Thursday, August 1, 2013

Thinking about Breastfeeding?

I'm preparing for baby number three to show up in November. I loved breastfeeding my two baby girls and am excited to do it again with my third. It seems as if the whole formula vs. breastfeeding debate has simmered a little, but it can be a pretty sore subject for moms. As part of the Mothering Community's Blog about Breastfeeding and Win! give away, I'm going to share my experience with it, and opinions about it. But hopefully it will just be an interesting read. I don't want anyone to leave this post feeling guilty about not breastfeeding or thinking I think you're crazy if you don't do it. People, I currently feed my children McDonald's on a more-than-occasional basis, so don't think I will ever judge you about what goes in your kids' mouths. Food is fuel, as my dad says. Some of it is just better fuel than others.

I breast fed both my girls until just before their first birthdays. Truthfully, I think I lucked out because I had such great experiences both times. This definitely colors my opinion. I enjoyed it, and had great experiences both times with hardly any complications. Here's my story with some tips and opinions thrown in. (If you're in a rush, when I was in the middle stage of nursing my second I wrote a blog post about breastfeeding that is shorter and sweeter. You can find it here.)

The Early Stage.
I won't lie. It can be quite painful for about the first two weeks. When babies first latch on, holiness. But for me, the discomfort was only a couple seconds as they latched on, then once they settled into a suckling rhythm I was fine. The pain of baby latching on only lasted a week or two. The first few days after delivery, nursing sessions are accompanied by crazy, painful cramps. This is very healthy, the hormone your body releases as you nurse also helps squeeze your uterus back to it's original size. This is good. But it hurts. Like the dickens. The nurses told me it gets more painful with each child so I'm super excited about number three. Another difficulty in the early stage is the frequency. Newborns nurse a lot. People disagree about how often babies should nurse. My personal opinion is that the first couple weeks, during the daytime, you should let your baby nurse when they want. It's a skill you are both learning and it takes practice. It can be hard to be "tied down" to your baby during this time. Remember, it's just a season. Before you know it, your kid will be moving away for college. These first few weeks or months tied down won't kill you. A major complaint most moms have in the early stage is sore and cracked nipples. Just writing those words sounds like some sort of CIA interrogation torture method. I never experienced this (again, I think I lucked out). I read in a book, I think it was "So That's What They're For" by Janet Tamaro, that after you nurse you should squeeze a little milk out and rub it on your nipple, then let it air dry before you cover yourself up. It takes some extra privacy, but it's worth it! It was evidently magic for me. I only did it for the first couple weeks, or maybe less, after that I was fine.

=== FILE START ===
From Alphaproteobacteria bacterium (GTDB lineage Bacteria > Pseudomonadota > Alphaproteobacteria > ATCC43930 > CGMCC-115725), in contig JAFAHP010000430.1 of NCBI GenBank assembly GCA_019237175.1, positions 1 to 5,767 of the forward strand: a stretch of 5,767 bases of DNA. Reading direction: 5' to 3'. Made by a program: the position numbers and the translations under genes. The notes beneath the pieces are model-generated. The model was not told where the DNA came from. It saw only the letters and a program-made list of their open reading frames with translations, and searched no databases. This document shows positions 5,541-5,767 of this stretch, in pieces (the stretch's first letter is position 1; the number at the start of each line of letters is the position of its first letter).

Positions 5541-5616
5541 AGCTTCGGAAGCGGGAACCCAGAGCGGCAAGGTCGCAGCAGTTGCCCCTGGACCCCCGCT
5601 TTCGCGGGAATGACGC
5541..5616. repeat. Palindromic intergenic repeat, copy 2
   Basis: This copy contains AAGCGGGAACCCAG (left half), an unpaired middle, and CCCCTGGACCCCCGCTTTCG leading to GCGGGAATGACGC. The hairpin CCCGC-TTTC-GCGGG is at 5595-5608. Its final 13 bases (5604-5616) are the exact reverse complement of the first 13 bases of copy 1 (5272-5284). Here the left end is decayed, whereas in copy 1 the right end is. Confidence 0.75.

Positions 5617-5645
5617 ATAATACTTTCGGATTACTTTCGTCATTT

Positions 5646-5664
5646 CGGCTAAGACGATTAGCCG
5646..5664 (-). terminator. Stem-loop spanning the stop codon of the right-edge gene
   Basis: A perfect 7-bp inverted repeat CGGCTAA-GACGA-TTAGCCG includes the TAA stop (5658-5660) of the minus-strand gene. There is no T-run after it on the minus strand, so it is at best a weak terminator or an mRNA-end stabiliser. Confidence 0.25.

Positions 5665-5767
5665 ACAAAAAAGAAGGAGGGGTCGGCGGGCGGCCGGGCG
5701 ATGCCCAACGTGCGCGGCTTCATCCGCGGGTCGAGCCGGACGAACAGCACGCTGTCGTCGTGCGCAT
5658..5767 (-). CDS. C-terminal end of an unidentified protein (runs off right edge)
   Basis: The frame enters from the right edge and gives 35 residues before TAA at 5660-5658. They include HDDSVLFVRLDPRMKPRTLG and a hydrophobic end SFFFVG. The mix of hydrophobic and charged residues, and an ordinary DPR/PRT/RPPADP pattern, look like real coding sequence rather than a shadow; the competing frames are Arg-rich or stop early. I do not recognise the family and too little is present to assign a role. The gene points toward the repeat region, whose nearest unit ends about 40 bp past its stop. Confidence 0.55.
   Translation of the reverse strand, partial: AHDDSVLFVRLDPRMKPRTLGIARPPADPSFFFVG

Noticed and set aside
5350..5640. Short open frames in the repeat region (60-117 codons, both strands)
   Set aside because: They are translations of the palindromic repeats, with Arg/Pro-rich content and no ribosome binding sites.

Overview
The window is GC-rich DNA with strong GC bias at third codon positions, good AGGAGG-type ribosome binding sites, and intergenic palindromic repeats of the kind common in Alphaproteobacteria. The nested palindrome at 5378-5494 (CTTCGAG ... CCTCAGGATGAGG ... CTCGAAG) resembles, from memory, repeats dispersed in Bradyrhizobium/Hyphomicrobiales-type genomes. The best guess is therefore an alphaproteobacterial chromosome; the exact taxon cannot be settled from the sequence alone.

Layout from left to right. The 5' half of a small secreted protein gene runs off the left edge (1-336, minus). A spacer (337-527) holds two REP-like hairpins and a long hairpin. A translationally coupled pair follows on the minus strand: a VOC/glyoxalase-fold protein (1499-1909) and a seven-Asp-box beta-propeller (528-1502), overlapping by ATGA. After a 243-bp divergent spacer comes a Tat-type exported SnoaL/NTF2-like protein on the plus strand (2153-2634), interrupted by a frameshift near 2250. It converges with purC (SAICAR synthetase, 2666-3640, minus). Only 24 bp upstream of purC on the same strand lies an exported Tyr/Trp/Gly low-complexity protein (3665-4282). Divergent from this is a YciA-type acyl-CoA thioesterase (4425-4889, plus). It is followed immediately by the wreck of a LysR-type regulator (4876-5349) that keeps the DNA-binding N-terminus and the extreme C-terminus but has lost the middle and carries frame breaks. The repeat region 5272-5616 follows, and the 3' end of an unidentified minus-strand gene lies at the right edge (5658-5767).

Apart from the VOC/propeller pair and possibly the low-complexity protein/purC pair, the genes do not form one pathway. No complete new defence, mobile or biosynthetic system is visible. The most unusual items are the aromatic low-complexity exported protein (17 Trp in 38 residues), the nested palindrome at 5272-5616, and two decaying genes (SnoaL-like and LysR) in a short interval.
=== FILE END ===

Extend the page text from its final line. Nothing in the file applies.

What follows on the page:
The Middle Stage.
If you can persevere through the difficulties of the early stage, you will reap the rewards of the sweet spot middle stage. Latching on doesn't hurt anymore.  The cramping is over. You can be free to put your baby on a more regular eating schedule. You can pump some extra milk so you can get out of the house for more than two hours. Or, God forbid, even try having Dad give some formula while you're out. Your baby might not like it, but it's worth a shot. You can be legalistic about the breast milk if you want, and forbid your baby to ever drink anything but the gold that pours from your goddess breasts. If I were you, I'd chill a bit though. For your own sanity. If your baby will take a bottle now and then...score! Breastfeeding does not have to be all or nothing. It is true that your body needs you to stay mostly in a routine to keep your milk supply going. If you skip a regular feeding, and don't pump, you may get uncomfortable. But sometimes, even with a little discomfort, that extra hour for another lap around Target by yourself is worth it.